Public: Where was the waste from D Building taken?
Tom Widner: I have a good report on demolition of D Building that answers that question that I will provide to you.

The ventilation systems used at D Building were considered state-of-the-art at the time. However, they were designed primarily to keep dust out of the plutonium, not to keep plutonium from leaking out.  Evaporative cooling was used, which was a major source of dust, and some operations were conducted under positive pressure. All of the approximately 85 rooftop vents were unfiltered at first. In 1945, some filters were added. These focused on recovery operations.

Slide 25

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The ventilation systems used at D Building were considered state-of-the-art at the time. However, they were designed primarily to keep dust out of the plutonium, not to keep plutonium from leaking out.  Evaporative cooling was used, which was a major source of dust, and some operations were conducted under positive pressure. All of the approximately 85 rooftop vents were unfiltered at first. In 1945, some filters were added. These focused on recovery operations.

Slide 26

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The amount of plutonium processed at D Building is recorded in various documents. We know:

  • The Trinity device and Nagasaki bomb were made there.
  • A third device for a second implosion bomb for use in Japan was made at LANL and left Los Alamos.
  • The plutonium for a fourth bomb core was purified at LANL.
  • Three or four bombs means that there were six or eight hemispheres produced.  We are not sure how many more might have been made and rejected because they did not meet specifications.

Slide 27

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Oppenheimer said that the first 2,500 experiments conducted on the first 51 g of plutonium received at Los Alamos were associated with 1 percent loss of plutonium for each experiment. How this loss fraction would scale up is unclear.

The DOE Handbook reports research in release fractions for nuclear processing. Some of the research could be applicable to LANL. We will likely apply some of these fractions to see what we can learn from them.

Slide 28

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We have two binders with documents produced by workers related to D Building. At first, it was planned as a simple building that would be used for a short time, but it was added on to repeatedly and used until around 1953.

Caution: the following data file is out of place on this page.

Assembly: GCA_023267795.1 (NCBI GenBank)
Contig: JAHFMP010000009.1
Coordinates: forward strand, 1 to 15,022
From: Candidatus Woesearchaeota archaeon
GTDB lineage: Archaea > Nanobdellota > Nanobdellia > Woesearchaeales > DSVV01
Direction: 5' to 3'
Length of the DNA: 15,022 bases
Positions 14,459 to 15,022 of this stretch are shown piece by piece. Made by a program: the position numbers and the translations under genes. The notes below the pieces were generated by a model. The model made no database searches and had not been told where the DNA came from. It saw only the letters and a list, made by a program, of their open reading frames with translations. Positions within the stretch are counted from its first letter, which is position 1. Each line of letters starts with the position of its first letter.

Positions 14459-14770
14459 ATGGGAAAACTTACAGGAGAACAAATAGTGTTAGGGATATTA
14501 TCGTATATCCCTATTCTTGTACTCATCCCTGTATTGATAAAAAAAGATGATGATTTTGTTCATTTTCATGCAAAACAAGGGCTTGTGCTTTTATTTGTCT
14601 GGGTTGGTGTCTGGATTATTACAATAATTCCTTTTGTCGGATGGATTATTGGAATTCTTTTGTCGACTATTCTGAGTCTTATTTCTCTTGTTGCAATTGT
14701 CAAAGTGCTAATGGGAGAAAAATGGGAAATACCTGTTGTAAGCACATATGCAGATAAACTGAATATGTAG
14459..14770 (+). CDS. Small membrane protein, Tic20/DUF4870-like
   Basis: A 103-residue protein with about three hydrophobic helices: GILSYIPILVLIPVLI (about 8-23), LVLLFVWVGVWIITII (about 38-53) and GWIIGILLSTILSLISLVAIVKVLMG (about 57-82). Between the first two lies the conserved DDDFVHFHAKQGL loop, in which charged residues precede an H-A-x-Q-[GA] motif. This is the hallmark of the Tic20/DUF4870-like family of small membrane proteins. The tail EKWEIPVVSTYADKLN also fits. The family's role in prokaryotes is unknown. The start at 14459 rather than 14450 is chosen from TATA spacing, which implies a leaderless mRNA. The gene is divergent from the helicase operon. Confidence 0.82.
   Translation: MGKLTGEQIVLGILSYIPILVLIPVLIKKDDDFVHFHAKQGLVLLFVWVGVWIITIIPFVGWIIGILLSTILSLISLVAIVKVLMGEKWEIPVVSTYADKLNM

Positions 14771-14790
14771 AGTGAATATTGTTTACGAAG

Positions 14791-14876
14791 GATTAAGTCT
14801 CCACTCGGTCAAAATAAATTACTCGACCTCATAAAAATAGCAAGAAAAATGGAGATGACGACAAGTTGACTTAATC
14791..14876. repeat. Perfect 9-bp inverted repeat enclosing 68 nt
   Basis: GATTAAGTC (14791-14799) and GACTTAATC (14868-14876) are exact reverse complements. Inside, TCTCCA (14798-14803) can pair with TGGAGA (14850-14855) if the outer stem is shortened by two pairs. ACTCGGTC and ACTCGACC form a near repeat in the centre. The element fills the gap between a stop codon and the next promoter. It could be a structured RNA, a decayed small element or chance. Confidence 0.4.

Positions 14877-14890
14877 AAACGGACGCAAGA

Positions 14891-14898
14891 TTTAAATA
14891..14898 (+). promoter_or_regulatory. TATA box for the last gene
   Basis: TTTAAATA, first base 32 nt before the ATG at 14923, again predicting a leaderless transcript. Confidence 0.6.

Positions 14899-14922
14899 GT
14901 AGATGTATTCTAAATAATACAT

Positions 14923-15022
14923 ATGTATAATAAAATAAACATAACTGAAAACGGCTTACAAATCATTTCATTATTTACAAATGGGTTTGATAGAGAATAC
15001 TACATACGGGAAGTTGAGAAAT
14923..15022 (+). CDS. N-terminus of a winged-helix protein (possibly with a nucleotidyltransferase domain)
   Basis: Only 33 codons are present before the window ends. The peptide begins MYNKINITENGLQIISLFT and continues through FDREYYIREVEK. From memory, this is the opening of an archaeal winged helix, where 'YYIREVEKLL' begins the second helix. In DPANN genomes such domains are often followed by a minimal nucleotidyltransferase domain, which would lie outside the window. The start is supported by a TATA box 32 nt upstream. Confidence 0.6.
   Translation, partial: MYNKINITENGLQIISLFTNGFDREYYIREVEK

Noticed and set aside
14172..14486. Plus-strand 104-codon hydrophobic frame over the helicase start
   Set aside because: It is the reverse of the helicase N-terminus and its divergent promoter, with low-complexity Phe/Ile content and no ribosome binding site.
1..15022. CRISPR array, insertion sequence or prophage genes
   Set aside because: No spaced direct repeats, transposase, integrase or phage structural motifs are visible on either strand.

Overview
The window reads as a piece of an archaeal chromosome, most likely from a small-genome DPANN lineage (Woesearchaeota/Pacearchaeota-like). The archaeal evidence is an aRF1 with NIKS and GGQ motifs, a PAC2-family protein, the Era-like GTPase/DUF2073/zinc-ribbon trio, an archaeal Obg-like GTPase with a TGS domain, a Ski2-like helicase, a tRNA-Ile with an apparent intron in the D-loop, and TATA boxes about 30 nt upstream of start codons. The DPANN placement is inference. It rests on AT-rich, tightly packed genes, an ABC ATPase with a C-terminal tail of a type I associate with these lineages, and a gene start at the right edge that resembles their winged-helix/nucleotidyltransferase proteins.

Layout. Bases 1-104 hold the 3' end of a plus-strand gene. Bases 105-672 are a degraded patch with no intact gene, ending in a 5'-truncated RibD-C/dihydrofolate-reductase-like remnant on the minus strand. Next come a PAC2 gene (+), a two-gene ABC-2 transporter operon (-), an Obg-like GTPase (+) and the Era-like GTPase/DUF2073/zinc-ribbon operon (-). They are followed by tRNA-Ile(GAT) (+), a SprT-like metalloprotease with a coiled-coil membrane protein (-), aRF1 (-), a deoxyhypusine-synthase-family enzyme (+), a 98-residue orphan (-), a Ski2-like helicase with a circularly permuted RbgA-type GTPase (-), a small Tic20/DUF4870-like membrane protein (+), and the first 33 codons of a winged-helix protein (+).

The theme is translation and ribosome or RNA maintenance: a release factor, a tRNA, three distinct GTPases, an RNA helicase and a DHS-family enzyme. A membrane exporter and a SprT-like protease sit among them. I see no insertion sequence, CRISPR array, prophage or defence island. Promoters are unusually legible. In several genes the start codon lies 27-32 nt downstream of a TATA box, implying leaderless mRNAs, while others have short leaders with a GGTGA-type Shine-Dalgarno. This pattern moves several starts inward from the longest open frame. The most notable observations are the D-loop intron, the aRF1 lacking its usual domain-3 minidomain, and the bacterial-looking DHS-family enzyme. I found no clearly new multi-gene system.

We held a roundtable meeting yesterday with people who had D Building experience. It was a classified meeting where employees were given permission to speak freely for this one day. Others were too frail to attend the meeting, and we need to visit them individually.

In addition to examining available rooftop and indoor air measurements, we are expanding analyses of soil measurements and human tissue data. We are fortunate to have a good database of more than 200 people who lived around LANL that includes workers and non-workers that had autopsies conducted. The autopsy records report plutonium levels. We are tracking down the residence history of these people.

Slide 29

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These are the products of the LAHDRA project. So far, three versions of the report have been issued. A new version will be issued at the end of the year.

Slide 31

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We continue to expand the chronology of accidents and incidents. Our work is documented in Appendix L of our Report. It documents accident and incidents relevant to off-site releases. Our next focus is to look at incident reports at TA-35. Joe Shonka put together summaries, which will be added to the chronology.

Slide 32

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In the late 1950s, human tissue analysis began. Los Alamos started taking tissue samples from throughout the United States. We found records at the LANL Archives that detail the Human Tissue Program. We have found new records that identify the subjects in this study. With this new data, we have detailed information of their residence at time of death. Out of courtesy to survivors and friends, we are not releasing names and records, but we will release analysis of the data. So far we have identified 60 people in the study as LANL employees. From these, 15 were judged to have high exposure in their jobs and 45 were judged to have low exposure. We will be able to make a comparison of people before and after 1955, as well as a number of other comparisons. We will use old phone books to prepare a residence history that will enable us to compare exposure as a function of distance and direction. This is a very rarely available dataset.


Slide 33

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More than a year ago we released preliminary calculations where we back- calculated releases based on how much plutonium was in the soil. We are now performing revised calculations. Initial calculations were based on 12 wind sectors. Now we are using 16 and a well documented dataset of meteorological information from Los Alamos.  We are now using the new data and correcting a few mistakes that were found.  Our numbers are becoming more defensible. The latest draft results indicate that the geometric mean of releases from D Building would be about 51 curies and from DP site would be just over five curies.  We will continue to work with the Lab to firm up these numbers. We are going out tomorrow to look at locations where soil samples were taken. Some samples raise questions because they may have been impacted by liquid releases. So we are going to some of these locations to determine if it was likely that these sources were impacted by other releases. Another issue is dealing with samples with zero results. Yet other issues are world-wide-fallout, disturbed soil, cleanup and fill dirt. We are looking for undisturbed sites where we might take new samples.